Gintautas Iešmantas, now in exile, writes:

"For five years now, your words and good wishes have kept me company on the difficult road of suffering. They have given me strength and the pleasure of knowing that my sacrifice has not disappeared in the darkness of anonymity, that there are people who are concerned with the fate of someone they don't know. Presently, I am in exile --since the morning of April 5-- and have the possibility of thanking you for that priceless moral support provided by your brief greetings, for the warmth of your hearts and souls which reach me in the snow-fields of the Urals, regardless of obstacles and possible unpleasantness. Of course, only part of your letters were turned over to me, and for the last year, I did not receive any of them, but I feel that they exist, helping me to live and not to lose faith and hope for even an instant. To me, they sounded like the intoxicating voice of home, so precious and dear in this unfortunate place so far away.

"For the last six months, I was in camp number 36... Father Alfonsas, as the prisoners call him, is always alert, in good spirits, full of faith and hope. I am glad that fate provided the opportunity to get acqauinted with him; he is a man of wonderful spiritual strength, a far-ranging thinker, attractively tolerant, and the impression he left will never fade from my memory. When you know that there are such people as he, it becomes easier to live, and you feel that you will bear up to the end with your spirits unbroken and ready for anything, bearing the cross of stern duty.

"My exile, like that of everyone else, is part of the way of this stern duty. While in camp, you think to yourself, 'You're going to get out, and somehow or another, things will be better.' But when I saw where they had brought me, I was downright shocked.   The   only   job   is   cutting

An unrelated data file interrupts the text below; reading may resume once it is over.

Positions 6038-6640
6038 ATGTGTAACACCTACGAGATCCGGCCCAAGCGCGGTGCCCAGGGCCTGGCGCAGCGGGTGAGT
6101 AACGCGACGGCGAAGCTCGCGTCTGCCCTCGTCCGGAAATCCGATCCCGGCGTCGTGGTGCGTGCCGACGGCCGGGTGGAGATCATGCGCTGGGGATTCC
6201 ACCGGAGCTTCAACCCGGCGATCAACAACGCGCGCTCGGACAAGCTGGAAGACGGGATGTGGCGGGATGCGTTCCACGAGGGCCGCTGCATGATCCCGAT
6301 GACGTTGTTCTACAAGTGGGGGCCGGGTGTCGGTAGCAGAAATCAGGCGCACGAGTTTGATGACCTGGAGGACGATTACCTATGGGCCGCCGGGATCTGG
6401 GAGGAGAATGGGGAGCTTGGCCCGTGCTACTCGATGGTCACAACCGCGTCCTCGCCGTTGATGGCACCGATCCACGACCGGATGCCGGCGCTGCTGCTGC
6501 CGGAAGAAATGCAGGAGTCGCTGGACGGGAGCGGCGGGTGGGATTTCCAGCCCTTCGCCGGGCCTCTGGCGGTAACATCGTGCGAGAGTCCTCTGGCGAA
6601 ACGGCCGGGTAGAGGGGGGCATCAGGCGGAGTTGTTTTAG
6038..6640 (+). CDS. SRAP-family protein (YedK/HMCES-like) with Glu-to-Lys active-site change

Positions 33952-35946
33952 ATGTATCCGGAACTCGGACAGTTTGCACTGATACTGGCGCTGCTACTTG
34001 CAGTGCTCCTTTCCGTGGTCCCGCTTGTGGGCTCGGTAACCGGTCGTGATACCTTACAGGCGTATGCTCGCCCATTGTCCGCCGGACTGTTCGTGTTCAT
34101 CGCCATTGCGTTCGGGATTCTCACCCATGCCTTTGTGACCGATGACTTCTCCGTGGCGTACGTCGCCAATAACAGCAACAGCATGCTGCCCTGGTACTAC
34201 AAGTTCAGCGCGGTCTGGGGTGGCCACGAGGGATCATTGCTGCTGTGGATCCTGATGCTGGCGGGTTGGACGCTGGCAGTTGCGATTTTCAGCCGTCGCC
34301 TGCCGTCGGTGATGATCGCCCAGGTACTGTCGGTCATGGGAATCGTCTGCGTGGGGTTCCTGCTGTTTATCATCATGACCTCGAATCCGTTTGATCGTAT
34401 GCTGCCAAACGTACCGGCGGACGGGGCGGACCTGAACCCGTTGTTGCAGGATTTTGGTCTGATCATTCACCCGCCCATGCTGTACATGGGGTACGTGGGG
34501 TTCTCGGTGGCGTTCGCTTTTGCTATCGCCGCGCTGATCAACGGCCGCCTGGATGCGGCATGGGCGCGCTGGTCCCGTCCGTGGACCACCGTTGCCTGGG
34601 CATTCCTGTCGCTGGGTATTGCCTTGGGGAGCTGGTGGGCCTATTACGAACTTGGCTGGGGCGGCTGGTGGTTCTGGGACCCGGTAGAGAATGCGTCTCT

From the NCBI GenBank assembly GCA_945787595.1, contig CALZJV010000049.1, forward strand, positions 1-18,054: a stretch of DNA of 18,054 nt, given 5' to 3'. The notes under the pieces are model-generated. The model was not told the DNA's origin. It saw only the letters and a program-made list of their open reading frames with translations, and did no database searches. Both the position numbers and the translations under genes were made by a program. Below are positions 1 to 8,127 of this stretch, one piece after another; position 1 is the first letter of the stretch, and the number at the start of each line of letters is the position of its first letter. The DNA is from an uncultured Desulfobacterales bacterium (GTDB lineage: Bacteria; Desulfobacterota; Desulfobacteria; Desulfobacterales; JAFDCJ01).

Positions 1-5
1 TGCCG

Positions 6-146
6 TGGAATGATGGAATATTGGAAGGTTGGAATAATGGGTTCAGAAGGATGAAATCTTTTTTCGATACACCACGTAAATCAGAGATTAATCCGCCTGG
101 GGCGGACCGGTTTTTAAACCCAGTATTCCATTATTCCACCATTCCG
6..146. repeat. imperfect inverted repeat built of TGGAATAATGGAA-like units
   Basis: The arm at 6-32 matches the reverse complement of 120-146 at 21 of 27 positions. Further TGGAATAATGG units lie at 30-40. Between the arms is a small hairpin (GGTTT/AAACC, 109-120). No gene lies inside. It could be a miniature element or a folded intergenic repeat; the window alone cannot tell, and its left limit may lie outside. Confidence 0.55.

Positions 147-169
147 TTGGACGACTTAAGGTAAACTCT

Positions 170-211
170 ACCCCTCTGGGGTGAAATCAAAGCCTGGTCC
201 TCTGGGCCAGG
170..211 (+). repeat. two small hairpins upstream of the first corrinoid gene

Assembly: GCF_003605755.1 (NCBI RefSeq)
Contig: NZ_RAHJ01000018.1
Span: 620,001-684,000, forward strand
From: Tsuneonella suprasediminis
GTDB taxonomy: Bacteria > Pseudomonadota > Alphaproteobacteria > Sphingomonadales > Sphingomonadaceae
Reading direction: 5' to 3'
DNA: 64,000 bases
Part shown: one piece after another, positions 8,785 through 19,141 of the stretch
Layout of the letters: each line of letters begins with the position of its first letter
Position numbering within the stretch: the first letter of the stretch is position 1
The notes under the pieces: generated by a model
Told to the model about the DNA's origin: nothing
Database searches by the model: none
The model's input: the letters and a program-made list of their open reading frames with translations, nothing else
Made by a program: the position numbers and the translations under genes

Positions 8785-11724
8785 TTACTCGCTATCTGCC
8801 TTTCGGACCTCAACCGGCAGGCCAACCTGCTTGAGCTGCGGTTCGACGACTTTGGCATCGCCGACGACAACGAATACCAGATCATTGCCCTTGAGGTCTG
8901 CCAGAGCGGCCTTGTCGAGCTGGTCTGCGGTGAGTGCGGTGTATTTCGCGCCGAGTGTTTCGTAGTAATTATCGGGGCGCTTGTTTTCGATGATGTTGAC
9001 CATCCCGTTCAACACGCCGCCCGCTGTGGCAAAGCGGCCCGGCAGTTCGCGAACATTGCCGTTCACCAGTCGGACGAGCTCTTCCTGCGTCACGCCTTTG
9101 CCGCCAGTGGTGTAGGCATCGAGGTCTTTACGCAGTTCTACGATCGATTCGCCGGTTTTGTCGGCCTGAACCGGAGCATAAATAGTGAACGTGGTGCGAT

Gintautas Iešmantas

timber, hauling it, and floating it. There is of course a lumber mill, albeit a small one, so not a single job is beneath me. At first, I got one of these jobs, but when the doctor found out who I was, he asked me directly. 'Do you know or understand what kind of work it is?'

"Obviously, I did not have the slightest idea. In view of the fact that the palm of my right hand is bothering me, and needs an operation, he made a note recommending that I be given work which would not involve heavy lifting. This is how I ended up with the duties of a guard (in that same sawmill). I don't know whether to laugh or to cry, but as it turned out, it was the very best solution. There is plenty of leisure time, | am my own boss, except for one or another Saturday.

"At 4:00 PM today, I will be going back for the second time to this job. I live in a dormitory, sharing a room with a little Byelorussian from Transcarpathia. He praises the Soviet government, and criticizes capitalism just a bit too much. But that is   his affair.   I   don't allow myself to be drawn Into discussions, and I am not friends with anyone. In my situation, all the more because in the Rayon of Vuktil, I am the only bird of this kind, it appears that the same position is most convenient. The place where I live itself is not small. They say that there are about 3,000 people living there. However, it is not very conveniently laid out. Nearby flows the Pechora, along which boats sail and rafts float by during the summer. There are, I believe, three food shops, a hospital and a middle school. The houses are of wood, one story high, except for the dormitories and administrative buildings.